Each of these JSS or IP was a distributed operations, 4th Generation Warfare, combined action company comprised of about 7 to 60 Marines, and at least 100 Iraqi Police. IP Warar and JSS Sharika were 2.63 Klicks apart, representing the furthest dispersion of the distributed points where Lima was stationed. In the middle, JSS Sabatash included the Lima headquarters, where Sergeant Bellmont — an E-5 — would function in the role equivalent to a Battalion Intelligence Chief if not an Officer, a role normally filled by a Marine several grades higher. From JSS Sabatash, 1stLt Larson and Sergeant Mejia would conduct a weekly tour of the 7 JSS or IP stations. Sergeant Mejia would function in a role equivalent to a Battalion Gunner, again, a billet normally filled by a Marine several grades higher.

Ramadi 2, with its distributed operational footprint of 7 JSS or IP stations, would be remembered by Lima veterans as the Lieutenant’s Small War — because it was the Lieutenants who commanded the distributed A-Teams (Augmentation Teams) that lived, ate, and slept with their Iraqi counterparts. These Lieutenants included two NCOs who pinned their bars on somewhere between arriving in the Middle East and arriving in Ramadi, men like Sergeant Humphrey, who had been an intellectual leader in accepting Mauro Mujica-Parodi’s challenge to internalize counterinsurgency doctrine, and in so doing, created an internal tipping point within the Context of the 150 or so Marines of Lima Company. It was one thing to put Distributed Operations into a Marine Corps Gazette article; it was another thing to have NCOs and Junior Officers study the implementation of those ideas, and then hire and fire the right Marines at the A-Team level to implement those ideas. At the top of this organized yet chaotic pyramid stood Captain Mainz, who articulated his intent in a psychologist’s needs pyramid writ large to stand for the entire population, and 5 Logical Lines of Operations. Mainz, was, in turn, backed by Lieutenant Colonel Turner, who not only accepted, but congratulated Mainz when he reported that he was not exactly sure where all of his Marines were at the moment. Turner had created a command climate that was anathema to the traditional organizational ethos of the Marine Corps, which stressed the accountability and order of 2nd Generation Warfare but appropriate for the 4th Generation Small War that his battalion was fighting.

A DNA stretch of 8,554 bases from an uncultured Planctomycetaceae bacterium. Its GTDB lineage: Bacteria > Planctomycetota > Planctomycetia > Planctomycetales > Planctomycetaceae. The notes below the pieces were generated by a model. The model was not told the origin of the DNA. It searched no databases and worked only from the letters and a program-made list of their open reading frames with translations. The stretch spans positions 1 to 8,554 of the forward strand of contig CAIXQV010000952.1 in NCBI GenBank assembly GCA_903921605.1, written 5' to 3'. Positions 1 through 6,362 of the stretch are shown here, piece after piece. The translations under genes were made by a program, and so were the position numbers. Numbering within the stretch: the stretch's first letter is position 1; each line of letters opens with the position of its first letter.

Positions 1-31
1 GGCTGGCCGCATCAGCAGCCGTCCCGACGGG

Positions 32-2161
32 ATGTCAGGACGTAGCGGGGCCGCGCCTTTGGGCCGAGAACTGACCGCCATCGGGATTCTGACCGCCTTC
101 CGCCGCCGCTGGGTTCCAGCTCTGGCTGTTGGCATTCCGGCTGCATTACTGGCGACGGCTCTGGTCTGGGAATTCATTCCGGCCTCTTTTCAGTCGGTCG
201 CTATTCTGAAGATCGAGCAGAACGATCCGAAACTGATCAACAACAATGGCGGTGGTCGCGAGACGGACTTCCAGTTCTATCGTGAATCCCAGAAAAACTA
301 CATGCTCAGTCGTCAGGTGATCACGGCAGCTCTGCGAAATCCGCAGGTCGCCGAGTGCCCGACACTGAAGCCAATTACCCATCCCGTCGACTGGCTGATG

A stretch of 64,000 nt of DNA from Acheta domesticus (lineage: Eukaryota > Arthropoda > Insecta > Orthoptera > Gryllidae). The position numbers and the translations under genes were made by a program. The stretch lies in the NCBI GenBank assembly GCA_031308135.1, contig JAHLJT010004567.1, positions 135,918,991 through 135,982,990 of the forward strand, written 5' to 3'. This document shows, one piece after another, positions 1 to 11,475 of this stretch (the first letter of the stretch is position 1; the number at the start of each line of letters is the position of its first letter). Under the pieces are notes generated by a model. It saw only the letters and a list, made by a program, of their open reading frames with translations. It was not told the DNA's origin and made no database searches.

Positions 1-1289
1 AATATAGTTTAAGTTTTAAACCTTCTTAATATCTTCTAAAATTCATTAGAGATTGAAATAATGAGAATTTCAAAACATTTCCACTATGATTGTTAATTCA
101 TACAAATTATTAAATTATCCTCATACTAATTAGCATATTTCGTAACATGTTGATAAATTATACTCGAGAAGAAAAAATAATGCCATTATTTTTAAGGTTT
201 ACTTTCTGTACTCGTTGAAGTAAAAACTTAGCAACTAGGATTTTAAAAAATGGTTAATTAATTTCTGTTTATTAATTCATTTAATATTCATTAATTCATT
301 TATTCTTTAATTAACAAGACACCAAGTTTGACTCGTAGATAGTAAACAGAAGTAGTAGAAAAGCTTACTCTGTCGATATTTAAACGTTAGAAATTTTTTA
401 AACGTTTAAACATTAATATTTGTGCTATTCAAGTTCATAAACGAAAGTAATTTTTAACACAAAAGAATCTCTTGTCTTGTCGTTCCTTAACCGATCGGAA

Marcus Mainz’ decision-making process as he deployed his company in Ramadi was most akin to a civilian portfolio manager. The process of developing the augmentation team capability within Lima Company was really like a portfolio manager assigning an analyst to prepare to implement a certain investment strategy in case market conditions dictated that the strategy was favorable. “I believed that success was going to be augmentation teams,” said Mainz. “I knew that what I needed was social power, not military power.” Indeed, best selling author Gladwell includes a comparison of the decision-making characteristics of professional stock market traders and Marines in his chapter on General Van Riper in Blink. “I knew that the greatest strength of the augmentation teams if they worked was going to be social power. That’s what I was going for.” Mainz is describing what a portfolio manager might call reward, but he was also always considering the risk — in his case, the possibility of losing a Marine, or perhaps a whole augmentation team of Marines killed while relatively isolated in the city. “I realized that now was non-kinetic, and now was the time to exploit the opportunity by enhancing the [augmentation team concept].”